By Zain Shauk, Burbank Leader (reprinted)
Audrey Robles doesn’t panic about the economic slowdown or the dwindling foot traffic outside her Kenneth Village store. Instead, she fires up her Twitter account.
She also posts to her blog, monitors her Facebook page and adds to her biweekly e-mail newsletter.
The media blitz may seem aggressive to those unfamiliar with the social networking tools, but Robles credits her efforts for not only keeping audrey*k boutique in the black, but pushing it to new heights as well.
“This year has actually been our most profitable year in the three years since I’ve been here,” she said. “So even though there is a recession, customers still come and buy.”
Robles is not alone.
From real estate agents and restaurants to car dealerships and shopping malls, businesses in Glendale and Burbank are increasingly buying into a nationwide trend toward using social media as a tool to expand their reach and connect with consumers who have more options than ever before.
While some business owners have experimented with Web-based services and given up on them, social networking tools like Twitter and Facebook are developing into valuable marketing frontiers, even for small businesses, said George Geis, professor of information technology and entrepreneurship at the UCLA Anderson School of Management.
“The online sites have done quite well, so consequently, in a challenged economic time like we still are in, it’s important to recognize that you want to be where people are hanging out,” Geis said.
Businesses are using the service to promote their products and services, and keep their customers in the loop about discounts and special events, but the most effective social media marketers go far beyond that, said Amy Kramer (@amykramer), president of Counterintuity, a Burbank-based marketing consulting firm that advises clients to set up Twitter and Facebook accounts.
Having exchanges with online contacts is, in many cases, more important than simply blasting out advertisements in the form of Twitter posts, Kramer said.
“That’s the key that a lot of people miss is the relationship part,” she said. “People will tweet, ‘Oh, buy this. Oh, buy that,’ but what helps businesses the most is when they engage because it’s a very interactive medium.”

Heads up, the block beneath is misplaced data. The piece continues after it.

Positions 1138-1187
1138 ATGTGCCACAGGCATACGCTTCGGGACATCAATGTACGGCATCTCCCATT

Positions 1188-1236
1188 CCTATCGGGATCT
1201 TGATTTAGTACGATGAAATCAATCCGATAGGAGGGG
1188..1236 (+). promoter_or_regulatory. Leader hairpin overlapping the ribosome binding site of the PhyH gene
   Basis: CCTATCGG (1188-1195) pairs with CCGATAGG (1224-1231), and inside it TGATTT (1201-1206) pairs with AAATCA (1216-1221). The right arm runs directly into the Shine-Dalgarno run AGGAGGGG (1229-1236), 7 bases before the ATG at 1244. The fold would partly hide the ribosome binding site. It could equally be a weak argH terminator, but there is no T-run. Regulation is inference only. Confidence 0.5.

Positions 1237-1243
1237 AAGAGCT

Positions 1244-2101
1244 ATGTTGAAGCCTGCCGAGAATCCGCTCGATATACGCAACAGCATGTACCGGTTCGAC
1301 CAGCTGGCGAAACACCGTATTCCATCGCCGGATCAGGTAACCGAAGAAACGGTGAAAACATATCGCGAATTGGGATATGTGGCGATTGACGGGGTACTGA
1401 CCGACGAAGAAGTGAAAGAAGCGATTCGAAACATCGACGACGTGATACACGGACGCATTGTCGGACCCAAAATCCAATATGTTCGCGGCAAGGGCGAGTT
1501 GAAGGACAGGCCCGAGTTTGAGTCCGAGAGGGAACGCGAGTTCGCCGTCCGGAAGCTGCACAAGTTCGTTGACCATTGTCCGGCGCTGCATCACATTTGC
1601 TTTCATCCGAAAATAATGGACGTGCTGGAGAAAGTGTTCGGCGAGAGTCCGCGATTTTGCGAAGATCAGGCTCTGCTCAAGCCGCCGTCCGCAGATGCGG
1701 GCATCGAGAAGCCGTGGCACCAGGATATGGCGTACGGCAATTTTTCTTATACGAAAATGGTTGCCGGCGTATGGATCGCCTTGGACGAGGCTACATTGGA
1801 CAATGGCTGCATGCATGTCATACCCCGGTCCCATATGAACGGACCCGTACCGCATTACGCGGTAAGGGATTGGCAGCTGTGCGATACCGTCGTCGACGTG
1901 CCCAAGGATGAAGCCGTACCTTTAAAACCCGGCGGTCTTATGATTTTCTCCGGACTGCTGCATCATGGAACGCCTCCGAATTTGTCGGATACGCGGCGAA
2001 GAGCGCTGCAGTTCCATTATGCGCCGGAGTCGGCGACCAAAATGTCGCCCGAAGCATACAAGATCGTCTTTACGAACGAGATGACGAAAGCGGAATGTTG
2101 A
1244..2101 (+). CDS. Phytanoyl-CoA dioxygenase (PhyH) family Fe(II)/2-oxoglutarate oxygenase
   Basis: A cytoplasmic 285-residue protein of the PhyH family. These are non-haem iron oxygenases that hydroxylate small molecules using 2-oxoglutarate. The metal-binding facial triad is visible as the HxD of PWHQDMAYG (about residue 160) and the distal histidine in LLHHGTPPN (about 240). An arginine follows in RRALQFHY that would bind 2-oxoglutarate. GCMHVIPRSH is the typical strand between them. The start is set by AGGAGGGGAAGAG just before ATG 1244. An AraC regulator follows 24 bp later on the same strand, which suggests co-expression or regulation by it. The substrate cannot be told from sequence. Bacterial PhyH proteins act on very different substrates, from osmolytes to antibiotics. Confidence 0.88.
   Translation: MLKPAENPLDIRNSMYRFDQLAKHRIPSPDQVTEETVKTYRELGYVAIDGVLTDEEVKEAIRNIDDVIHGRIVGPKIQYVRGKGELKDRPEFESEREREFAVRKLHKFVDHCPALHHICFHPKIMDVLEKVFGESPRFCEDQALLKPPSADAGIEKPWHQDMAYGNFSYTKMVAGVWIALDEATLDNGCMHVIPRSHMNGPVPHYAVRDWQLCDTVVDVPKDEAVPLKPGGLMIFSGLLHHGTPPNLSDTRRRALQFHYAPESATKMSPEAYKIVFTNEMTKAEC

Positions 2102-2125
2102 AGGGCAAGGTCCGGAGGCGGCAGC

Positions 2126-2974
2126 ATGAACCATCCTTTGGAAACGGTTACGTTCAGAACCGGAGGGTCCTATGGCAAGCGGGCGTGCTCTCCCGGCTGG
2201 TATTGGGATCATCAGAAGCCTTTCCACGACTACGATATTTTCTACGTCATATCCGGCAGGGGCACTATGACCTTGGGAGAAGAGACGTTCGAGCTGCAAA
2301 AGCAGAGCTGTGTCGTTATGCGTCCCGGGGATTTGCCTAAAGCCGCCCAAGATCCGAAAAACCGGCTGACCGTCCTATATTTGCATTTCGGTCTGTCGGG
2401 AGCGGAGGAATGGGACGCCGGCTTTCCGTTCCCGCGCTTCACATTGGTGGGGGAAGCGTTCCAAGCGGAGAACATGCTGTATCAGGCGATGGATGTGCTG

Kramer manages two Twitter accounts where she has exchanges with clients and friends.
On her company’s account (@counterintuity) she will share announcements, but she will also distribute news related to marketing and useful information that might be of interest to her online followers, while not having a direct connection to her business.
She also mixes in her observations on a personal account (@amykramer), where she talks about marketing, but also recently tweeted, “Getting my embarrassingly dirty car washed. I feel less ashamed already.”
“It’s about relationship-building; establishing yourself as an expert in your field, but also making people feel that you’re relatable,” said Kramer, who recently added a client from among the neighborhood moms who monitor her posts.
The networking tools are becoming more valuable during the recession, when businesses are cutting back on advertising budgets, owners said.
They are also giving consumers a platform for discussion about products and services, a dimension of online communication that has become important for shoppers, said Kendyl Young, an independent real estate agent who regularly updates her Facebook, blog and Twitter posts.
The online arenas give consumers an opportunity to learn more about items they care about while interacting through a business’ website, but comments are directed at other readers instead of the vendors or service providers, Young said.
Visitors to Young’s blog may begin discussing their preference for neighborhoods or their interest in finding a location for their families without asking Young directly, she said.
That makes the blog a useful destination where visitors interested in Glendale homes might find themselves sifting through collections of posts and launching into exchanges with other readers, often leaving them more knowledgeable than they might have otherwise been, Young said.
Consumers have other places where they can discuss homes, but Young’s posts about trends and home market developments that might interest prospective Glendale buyers keep visitors coming back, she said.
Discussion on the Facebook page for Revelation Tops in Montrose has also become popular among customers, co-owner Mary Dawson said.
Dawson posts pictures of new dresses or announcements for special events, which often spurs conversation about what customers may like, dislike or want to reserve.
Without the store’s Facebook page, Twitter account and blog, customers who typically log onto the sites at work or from home might fall out of the loop, Dawson said.
But with regular updates and online comments, customers stay connected, she said.
“They love the little quick communications because it’s quick and painless and fun,” she said.